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Game day at Duke when you don’t like basketball

<p>Jack White and Javin DeLaurier are both returning as captains this season.</p>

Jack White and Javin DeLaurier are both returning as captains this season.

As you no doubt realize, yesterday at Duke was a day mostly dedicated to preparing for and then watching the Duke v.s. UNC men’s basketball game. I have the dubious distinction of being one of the very few undergraduates at Duke who has never attended an athletic event, nor watched a full game on television. Basketball is unavoidable here, but I certainly do try.

My seventh grade gym teacher once asked me if my dad at least watches sports on TV, to which I responded no, we don’t have cable. My lack of interest in sports has been a running theme in my life since I was a kid. I grew up in a small town just south of Chapel Hill, so this rivalry has always been in my peripheral vision. Now I live off campus, don’t own a TV, and my interest in basketball has further waned. I know. I’m sorry. I understand this is important to you.

9 a.m.: I know it is game day because Twitter says it is, and also because I asked my friend to get dinner tonight a few days ago and she laughed at me. I have a novelty gay pride t-shirt that looks almost like Duke spirit wear but replaces the “U” in “DUKE” with a “Y,” but I choose not to wear it today since I have work in the afternoon. I’m probably making a stew tonight, so I start soaking some dried chickpeas as I brew my coffee.

11:45 a.m.: I have a class about Foucault. No one talks about basketball, but a classmate asks if I have plans for the game afterward. I do not.

3:05 p.m.: I have another class. Everyone is running late; we wonder if it’s because of the game. I understand that the game is not until the evening, but I also see that many people are changing their profile pictures on Facebook to photos of themselves covered in blue paint, which suggests that preparations of some kind have already begun. 

5:00 p.m.: At work, some of the middle school students are excited to watch the game on TV later. The UNC v.s. Duke v.s. N.C. State rivalry is something we talk about a lot, partially as a hook to get the kids more interested in college. A dedicated handful of students have spent two summers trying to teach me how to play basketball, with limited success. One of them asks me, “Ms. Frances, are you going to the game?”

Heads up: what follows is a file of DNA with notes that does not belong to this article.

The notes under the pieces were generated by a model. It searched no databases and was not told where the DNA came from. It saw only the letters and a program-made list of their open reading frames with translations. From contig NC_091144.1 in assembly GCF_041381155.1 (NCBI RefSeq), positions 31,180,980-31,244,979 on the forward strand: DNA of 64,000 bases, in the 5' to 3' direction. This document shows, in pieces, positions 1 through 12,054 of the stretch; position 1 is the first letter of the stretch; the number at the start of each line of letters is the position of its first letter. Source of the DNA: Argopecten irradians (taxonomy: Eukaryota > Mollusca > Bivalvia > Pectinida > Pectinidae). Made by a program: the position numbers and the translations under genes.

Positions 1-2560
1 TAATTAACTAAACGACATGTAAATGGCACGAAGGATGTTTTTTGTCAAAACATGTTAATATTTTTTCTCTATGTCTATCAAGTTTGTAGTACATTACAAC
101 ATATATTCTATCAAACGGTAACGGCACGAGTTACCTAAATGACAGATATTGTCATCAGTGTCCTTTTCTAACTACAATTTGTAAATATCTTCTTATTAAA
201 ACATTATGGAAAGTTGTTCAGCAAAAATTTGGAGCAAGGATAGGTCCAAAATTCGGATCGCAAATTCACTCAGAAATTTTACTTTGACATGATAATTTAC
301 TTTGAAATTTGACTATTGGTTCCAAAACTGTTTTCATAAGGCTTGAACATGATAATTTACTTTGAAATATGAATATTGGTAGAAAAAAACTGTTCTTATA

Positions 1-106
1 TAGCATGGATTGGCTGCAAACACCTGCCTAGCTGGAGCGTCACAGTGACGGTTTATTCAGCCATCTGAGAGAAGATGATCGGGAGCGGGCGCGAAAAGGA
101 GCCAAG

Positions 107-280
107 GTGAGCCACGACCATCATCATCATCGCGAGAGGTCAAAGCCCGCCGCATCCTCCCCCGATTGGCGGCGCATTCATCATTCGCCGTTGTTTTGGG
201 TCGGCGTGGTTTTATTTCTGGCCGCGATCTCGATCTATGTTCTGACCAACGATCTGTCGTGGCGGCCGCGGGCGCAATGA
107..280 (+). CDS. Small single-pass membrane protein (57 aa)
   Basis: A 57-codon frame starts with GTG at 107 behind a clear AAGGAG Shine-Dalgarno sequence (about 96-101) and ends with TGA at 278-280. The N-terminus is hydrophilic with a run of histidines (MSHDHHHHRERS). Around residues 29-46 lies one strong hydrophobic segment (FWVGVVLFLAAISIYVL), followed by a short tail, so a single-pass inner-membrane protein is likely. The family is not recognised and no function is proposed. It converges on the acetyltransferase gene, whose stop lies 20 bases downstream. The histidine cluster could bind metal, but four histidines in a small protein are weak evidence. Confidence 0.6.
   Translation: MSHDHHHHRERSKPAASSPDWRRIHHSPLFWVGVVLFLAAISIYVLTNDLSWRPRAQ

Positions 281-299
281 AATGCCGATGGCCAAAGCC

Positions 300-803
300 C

I explain that no, you have to camp out for a month at Duke to get tickets to the game and Ms. Frances pays good money for her rent. We talk about how some of the tickets cost over $3,000. I offer that I think it’s wrong for student athletes not to get paid when the university makes so much money off their labor.

“It’s college basketball, Ms. Frances,” one sixth-grader informs me. “It’s not that serious.”

6:30 p.m.: I am catching up on The Bachelor, a show I watch religiously. I include this embarrassing detail just because I don’t want to imply that I think not liking basketball makes me any less frivolous or less exploitative a consumer than anyone else. I watch one of the women cry to the camera, and I also cry. I understand being emotionally invested in an ethically questionable game that has evolved into an incredibly lucrative industry, I think.

9:17 p.m.: I am reading in my apartment. My friend from high school who goes to N.C. State sends me a screenshot of a text from his mom asking if I am at the game, and telling him to tell me that Obama is there. 

A few days ago another friend from growing up, a huge UNC fan and current UNC student, texted me to ask how I’m going to sneak him into Cameron. I remind him that I haven’t actually been to a game myself, to which he responds, “Frances what!?! You’re killing me. But I understand. We were not raised to camp out.”

We were not.

9:25 p.m.: The Chronicle office is having pizza delivered at 9:30 and I don’t have food points, so I plan to arrive exactly at that time. During my drive to West Campus, the sky is unnaturally light. It must be for the game, I think to myself, before remembering that basketball is played indoors.

9:30 p.m.: I’m walking across Abele quad to the office. There are exactly three security guards and two students outside, but I realize the students are actually two Chronicle staffers walking to pick up the pizza.

9:37 p.m.: I am in the office. I am watching the game. The game is happening, except the clock keeps turning on and off. Men are running back and forth. I am actually a little invested in the result of the game because I know two of the players a little bit from work, but it’s still not very interesting because the game is so zoomed out you can’t see anyone’s expression. I realize I do want them to win because I know they want to win and that they work hard to do so, but it’s hard to track what’s happening. There’s a lot of running back and forth, and the nets aren’t labeled in any way to identify which baskets are for which team.

My colleagues explain what happened with Zion’s shoe before I arrived.

I finish my second slice of pizza.

10:05 p.m.: It’s half-time. There doesn’t appear to be a half-time show like there is with the Super Bowl, so I make my exit. I go home and make a stew.

11:21 p.m.: My best friend who black tented messages me something about how everyone is disappointed. I assume this means Duke lost. I go to sleep.

Frances Beroset is a Trinity senior and the editorial page editor.

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